One challenge in such an ambitious proposal is how to implement this level of change. It is clear, however, that external drivers can promote university action for positive change. When the United Nations introduced the Sustainable Development Goals in 2015, they noted that universities had an important role in achieving the goals. In 2019, the Times Higher Education (THE) Impact Ranking of universities was launched specifically to encourage universities to take action to achieve the 17 goals as well as measuring their progress towards this. Consistent with our recommendations, THE specifically called for educating students to deliver and embed the SDGs in their future careers, clearly articulating that universities must educate for change. This ranking system has proved popular with 450, 768, and 1,115 universities respectively seeking assessment over the three years, demonstrating a rapidly increasing number of universities choosing to be involved with the ranking. While this league table has been criticised as driving competition between universities and having some methodological limitations, it does provide incentive for action. It articulates indicators of how universities can powerfully contribute to the social, environmental and economic protection of all life on the planet. It allows universities to compare their performance and encourages innovation and better practice to improve scores over time. It now operates as a globally recognized guide and measure of the societal contribution of universities. With annual reporting of outcomes, universities can be motivated to take purposeful action with greater accountability within the public domain. Visible global benchmarking activities acknowledge and reinforce that universities must be ethical and responsible corporate citizens, leaders and actors for positive change. However, given that there are an estimated 18,000 higher education institutions worldwide, a considerable shift in thinking is required to ensure that all are placing sustainability at their core.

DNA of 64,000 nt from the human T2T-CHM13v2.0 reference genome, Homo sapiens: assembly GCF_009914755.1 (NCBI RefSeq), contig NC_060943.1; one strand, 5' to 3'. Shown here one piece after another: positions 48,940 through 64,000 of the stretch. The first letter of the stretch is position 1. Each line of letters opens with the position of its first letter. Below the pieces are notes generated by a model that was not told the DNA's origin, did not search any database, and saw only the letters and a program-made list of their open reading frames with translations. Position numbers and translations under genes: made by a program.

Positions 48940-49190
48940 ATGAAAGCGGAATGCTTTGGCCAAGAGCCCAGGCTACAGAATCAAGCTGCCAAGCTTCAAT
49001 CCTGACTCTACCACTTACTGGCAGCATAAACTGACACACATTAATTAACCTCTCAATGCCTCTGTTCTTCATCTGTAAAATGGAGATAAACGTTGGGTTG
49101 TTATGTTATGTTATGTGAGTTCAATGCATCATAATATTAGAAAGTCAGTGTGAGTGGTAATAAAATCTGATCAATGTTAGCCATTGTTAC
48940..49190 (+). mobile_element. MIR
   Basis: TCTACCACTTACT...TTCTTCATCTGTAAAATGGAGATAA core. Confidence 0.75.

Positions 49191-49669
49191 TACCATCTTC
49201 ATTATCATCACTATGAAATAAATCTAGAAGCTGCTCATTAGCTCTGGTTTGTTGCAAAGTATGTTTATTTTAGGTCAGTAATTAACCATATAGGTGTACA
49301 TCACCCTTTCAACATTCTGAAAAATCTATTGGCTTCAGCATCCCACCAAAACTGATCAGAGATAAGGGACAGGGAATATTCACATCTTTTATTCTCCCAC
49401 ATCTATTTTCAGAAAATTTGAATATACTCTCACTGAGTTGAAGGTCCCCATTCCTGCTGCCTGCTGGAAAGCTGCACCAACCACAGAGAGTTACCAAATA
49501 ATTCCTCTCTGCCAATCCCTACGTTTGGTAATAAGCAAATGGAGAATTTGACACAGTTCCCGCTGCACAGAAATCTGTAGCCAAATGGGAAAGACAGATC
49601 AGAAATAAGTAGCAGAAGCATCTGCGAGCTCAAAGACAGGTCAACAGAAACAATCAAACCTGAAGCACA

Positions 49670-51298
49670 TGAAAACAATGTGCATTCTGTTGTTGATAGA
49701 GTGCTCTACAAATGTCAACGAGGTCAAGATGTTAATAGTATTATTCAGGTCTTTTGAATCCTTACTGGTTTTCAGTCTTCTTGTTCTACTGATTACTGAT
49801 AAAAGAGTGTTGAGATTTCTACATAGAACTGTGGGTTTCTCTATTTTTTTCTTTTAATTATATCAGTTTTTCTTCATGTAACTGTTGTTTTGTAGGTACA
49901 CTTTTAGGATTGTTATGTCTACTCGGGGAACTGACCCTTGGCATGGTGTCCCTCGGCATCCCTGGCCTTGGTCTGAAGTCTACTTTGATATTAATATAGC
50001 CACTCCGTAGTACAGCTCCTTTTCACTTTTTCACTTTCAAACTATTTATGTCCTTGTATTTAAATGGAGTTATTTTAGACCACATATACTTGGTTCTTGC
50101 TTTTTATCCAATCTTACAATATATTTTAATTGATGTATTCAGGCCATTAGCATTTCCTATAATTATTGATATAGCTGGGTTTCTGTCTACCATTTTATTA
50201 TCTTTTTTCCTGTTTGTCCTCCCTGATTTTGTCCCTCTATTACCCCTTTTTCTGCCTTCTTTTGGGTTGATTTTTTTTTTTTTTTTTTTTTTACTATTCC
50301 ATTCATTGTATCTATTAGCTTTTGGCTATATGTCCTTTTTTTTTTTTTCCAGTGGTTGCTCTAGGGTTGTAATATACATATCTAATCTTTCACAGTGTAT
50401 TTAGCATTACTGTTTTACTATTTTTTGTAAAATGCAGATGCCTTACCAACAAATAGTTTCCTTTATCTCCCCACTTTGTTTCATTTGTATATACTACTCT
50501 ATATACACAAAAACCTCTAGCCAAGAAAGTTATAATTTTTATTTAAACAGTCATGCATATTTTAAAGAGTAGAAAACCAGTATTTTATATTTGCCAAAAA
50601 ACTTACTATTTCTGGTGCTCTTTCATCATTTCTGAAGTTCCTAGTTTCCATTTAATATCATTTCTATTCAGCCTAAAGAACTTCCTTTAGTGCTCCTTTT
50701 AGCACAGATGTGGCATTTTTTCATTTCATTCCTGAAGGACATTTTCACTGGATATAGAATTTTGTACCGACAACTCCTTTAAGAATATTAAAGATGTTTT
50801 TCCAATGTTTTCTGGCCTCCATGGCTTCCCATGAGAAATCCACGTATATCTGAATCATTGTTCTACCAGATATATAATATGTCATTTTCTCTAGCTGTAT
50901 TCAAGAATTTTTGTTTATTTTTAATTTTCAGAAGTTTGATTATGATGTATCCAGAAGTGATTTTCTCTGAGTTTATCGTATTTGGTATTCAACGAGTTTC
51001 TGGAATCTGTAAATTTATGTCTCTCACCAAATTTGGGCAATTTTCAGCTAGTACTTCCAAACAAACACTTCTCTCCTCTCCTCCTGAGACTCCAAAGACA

We recognise that our proposal represents a sharp change in direction from the way universities and other higher education institutions tend to operate at present. To facilitate this move, faculty training and recognition needs to align with an aspiration to develop the social capital of communities. Lecturers and researchers currently focus on specialist or measurable outputs (research articles, percentage of students finding employment, student satisfaction rates) motivated by the need to generate individual human capital. Similarly, faculty are recognised and promoted based on individual achievements (publications, positions of esteem, teaching awards). Researchers and lecturers receive increasing, but still minimal, pedagogic training and the training provided is focussed on delivering specialist knowledge and skills and promoting “student engagement” with the discipline itself. Without prior experience of developing a social rather than human capital, faculty need to develop their teaching to incorporate the development of these skills and attitudes in their courses. They must be encouraged and enabled to explicitly discuss and model societal investments of their time and effort. To encourage faculty to take part in such a sharp departure from their normal activities, reward and recognition systems need to be updated. In the same way that a mandatory requirement to obtain AthenaSWAN status was needed to obtain research funding in some countries led to nationwide improvements in gender equality, policymakers need to encourage institutions to develop cultures which encourage the development of social capital. This would drive a change in promotion criteria, create recognition for good practice, and lead to much needed funding for such initiatives.
To conclude, we believe that universities are unique institutions, full of able and motivated students who have the potential to lead us in the future to a better world. We need to ensure that potential students, and society more generally, recognise the opportunity that higher education provides to develop communities of skilled, thoughtful and inclusive citizen, and that we structure our programmes to ensure that sustainability, in its widest sense, is at the heart of our purpose.
- Victoria Burns, University of Birmingham
- Fredrik Bengtsson, Lund University
- Fernando Botello Villagrana, Tec de Monterrey
- Martha Chadyiwa, University of Johannesburg
- Mapaseka Dolo, University of Johannesburg
- Nicola Goldmann, University of Glasgow
- Camille Huser, University of Glasgow
- Rodrigo Mariño, University of Melbourne
- Jane Nicol, University of Birmingham
- Cliona O’Sullivan, University College Dublin
- Louisa Remedios, University of Melbourne
On behalf of the Universitas 21 Health Sciences Sustainable Development Goals Initiative